~~ IOWS you can't be guaranteed that you will get Pilot, but you can be guaranteed that currently via AFROTC you will serve ADAF upon commissioning.
    3. UPT...RPAs dropping
    ~ Yes, you can get Pilot, but with the RPA world losing at a high rate, you don't know if in 5 years from now when you are at UPT HQ AFROTC might do to your class/year what they did this past year...every UPT base, except ENJJPT dropped 2 RPA pilots for the FY of 16. That means even if you get Pilot out of AFROTC, rank at the bottom of your class you will go RPA.

    Honestly, my DH served 21 yrs ADAF (F15E WSO) and no way would we have said go the Guard/Reserve path to our DS if he thought that he would do the airlines right off the bat. Here's why:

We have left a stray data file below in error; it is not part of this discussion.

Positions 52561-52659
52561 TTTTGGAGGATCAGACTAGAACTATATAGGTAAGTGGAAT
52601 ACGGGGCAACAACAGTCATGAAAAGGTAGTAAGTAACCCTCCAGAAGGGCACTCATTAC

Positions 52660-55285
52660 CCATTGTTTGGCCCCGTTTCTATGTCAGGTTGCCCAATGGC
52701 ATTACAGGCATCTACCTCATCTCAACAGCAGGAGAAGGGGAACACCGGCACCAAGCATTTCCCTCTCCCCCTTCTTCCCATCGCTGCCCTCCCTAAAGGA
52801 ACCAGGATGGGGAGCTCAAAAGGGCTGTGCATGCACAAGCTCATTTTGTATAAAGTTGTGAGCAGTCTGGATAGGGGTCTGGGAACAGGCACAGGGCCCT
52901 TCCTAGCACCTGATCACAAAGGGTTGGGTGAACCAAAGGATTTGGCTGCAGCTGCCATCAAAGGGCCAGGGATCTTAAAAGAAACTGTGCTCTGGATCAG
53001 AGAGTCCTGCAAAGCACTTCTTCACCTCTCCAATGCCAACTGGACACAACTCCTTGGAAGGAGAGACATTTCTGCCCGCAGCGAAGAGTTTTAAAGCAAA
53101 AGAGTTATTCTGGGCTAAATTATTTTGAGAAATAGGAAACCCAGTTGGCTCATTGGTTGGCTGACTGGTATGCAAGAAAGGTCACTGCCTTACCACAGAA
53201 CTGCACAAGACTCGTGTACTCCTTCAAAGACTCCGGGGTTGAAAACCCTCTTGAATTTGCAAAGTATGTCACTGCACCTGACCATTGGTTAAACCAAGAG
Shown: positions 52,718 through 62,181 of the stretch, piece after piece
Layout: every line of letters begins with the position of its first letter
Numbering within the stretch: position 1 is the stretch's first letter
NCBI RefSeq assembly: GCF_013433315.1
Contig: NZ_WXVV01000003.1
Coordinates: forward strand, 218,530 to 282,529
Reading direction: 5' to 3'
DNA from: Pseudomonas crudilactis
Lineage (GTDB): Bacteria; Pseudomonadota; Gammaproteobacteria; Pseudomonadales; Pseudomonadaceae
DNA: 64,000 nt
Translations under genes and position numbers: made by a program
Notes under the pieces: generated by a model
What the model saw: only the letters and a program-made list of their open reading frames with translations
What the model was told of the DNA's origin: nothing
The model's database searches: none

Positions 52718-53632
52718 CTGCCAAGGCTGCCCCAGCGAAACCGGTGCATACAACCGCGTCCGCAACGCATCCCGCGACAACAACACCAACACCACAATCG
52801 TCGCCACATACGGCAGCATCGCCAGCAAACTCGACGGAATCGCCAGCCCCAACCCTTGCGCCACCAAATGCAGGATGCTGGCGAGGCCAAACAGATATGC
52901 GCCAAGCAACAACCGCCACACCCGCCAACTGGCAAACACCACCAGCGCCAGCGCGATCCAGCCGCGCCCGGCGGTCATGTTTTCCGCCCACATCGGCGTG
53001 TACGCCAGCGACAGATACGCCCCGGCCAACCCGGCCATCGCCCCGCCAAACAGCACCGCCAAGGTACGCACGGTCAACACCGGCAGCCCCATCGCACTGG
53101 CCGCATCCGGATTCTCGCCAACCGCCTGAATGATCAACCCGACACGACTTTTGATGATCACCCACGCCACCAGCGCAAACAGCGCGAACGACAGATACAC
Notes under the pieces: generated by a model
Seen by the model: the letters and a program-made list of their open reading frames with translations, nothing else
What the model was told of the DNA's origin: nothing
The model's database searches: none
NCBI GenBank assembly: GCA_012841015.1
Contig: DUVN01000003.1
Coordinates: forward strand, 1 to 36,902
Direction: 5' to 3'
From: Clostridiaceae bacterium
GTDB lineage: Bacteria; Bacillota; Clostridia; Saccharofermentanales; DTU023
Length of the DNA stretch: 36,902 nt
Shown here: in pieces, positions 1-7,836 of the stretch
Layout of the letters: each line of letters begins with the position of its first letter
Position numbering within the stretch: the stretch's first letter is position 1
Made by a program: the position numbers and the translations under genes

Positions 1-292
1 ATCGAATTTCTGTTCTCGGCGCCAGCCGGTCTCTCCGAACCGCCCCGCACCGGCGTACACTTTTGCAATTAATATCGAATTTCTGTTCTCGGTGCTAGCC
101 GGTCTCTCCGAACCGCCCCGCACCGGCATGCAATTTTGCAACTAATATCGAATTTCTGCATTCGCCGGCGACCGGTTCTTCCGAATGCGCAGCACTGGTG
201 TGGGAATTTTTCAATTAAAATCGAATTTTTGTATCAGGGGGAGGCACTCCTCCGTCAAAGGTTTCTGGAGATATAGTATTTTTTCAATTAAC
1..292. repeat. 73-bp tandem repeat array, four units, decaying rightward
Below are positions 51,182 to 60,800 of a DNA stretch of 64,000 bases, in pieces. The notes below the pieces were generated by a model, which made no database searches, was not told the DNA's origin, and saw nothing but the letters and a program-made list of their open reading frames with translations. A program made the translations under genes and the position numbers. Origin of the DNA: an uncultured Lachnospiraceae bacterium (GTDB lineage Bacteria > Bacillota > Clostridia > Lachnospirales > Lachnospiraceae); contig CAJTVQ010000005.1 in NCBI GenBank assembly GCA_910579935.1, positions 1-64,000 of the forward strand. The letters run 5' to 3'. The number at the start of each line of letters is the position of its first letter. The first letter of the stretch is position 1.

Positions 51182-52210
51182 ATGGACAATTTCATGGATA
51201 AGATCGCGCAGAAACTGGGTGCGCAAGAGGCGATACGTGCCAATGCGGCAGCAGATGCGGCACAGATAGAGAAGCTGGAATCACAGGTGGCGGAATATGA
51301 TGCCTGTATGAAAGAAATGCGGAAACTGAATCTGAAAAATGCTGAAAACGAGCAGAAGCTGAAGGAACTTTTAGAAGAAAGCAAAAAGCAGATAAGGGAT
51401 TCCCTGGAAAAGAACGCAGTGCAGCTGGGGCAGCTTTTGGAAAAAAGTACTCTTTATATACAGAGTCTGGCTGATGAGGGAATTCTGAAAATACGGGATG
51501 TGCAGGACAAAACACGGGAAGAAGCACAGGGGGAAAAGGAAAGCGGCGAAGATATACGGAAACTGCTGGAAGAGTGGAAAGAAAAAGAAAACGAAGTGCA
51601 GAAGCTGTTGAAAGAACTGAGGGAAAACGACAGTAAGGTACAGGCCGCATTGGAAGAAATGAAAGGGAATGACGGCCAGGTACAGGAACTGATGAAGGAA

1. Financially it is impo unrealistic at your age.
    ~ You are not going to get hired on by any airline just because you have a PPL (pilot license) which already will cost @4-5K on a good day. You would need that multi-engine rating which is insanely expensive. Basically you need to get the ppl, and than your multi-engine rating which means thousands more. On top of that than you have to pay for your Air Transport Pilot quals. More $$$
    ~~ I can't see how you can do all of those flight hours while in college, none the less pay for college and the flight hours needed unless the folks are well off money wise.

    Where do you stand in flight hours currently? Are you close to your PPL? If not, and you want to go that Guard/Reserve path, I would say you are already behind the power curve.

    2. Old enough to remember the late 90s. Airlines were hiring left and right. Friends were diving at an insane rate. Guess what happened? Sadly, 9/11/2001.